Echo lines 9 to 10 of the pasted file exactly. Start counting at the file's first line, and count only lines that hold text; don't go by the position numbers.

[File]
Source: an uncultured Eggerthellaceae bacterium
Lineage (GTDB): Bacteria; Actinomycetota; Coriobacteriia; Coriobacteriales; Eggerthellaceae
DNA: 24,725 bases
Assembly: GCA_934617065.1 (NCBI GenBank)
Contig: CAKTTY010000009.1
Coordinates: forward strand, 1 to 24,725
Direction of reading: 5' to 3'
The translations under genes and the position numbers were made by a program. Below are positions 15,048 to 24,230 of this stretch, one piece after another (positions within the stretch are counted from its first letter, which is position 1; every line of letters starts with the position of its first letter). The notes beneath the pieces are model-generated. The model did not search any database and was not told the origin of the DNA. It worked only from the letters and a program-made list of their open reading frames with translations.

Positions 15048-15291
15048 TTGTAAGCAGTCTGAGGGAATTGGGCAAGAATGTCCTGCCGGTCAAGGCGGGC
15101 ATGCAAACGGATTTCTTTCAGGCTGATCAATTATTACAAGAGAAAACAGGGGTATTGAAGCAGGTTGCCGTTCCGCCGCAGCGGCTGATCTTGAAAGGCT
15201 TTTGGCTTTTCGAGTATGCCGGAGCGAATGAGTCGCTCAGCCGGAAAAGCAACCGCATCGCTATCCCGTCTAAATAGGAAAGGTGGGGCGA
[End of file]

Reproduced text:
Positions 15048-15291
15048 TTGTAAGCAGTCTGAGGGAATTGGGCAAGAATGTCCTGCCGGTCAAGGCGGGC